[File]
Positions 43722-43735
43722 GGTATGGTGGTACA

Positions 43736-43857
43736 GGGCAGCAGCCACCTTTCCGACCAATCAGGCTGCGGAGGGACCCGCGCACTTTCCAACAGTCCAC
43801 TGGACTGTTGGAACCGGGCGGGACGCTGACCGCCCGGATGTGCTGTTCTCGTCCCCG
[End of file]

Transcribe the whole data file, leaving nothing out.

Positions 43722-43735
43722 GGTATGGTGGTACA

Positions 43736-43857
43736 GGGCAGCAGCCACCTTTCCGACCAATCAGGCTGCGGAGGGACCCGCGCACTTTCCAACAGTCCAC
43801 TGGACTGTTGGAACCGGGCGGGACGCTGACCGCCCGGATGTGCTGTTCTCGTCCCCG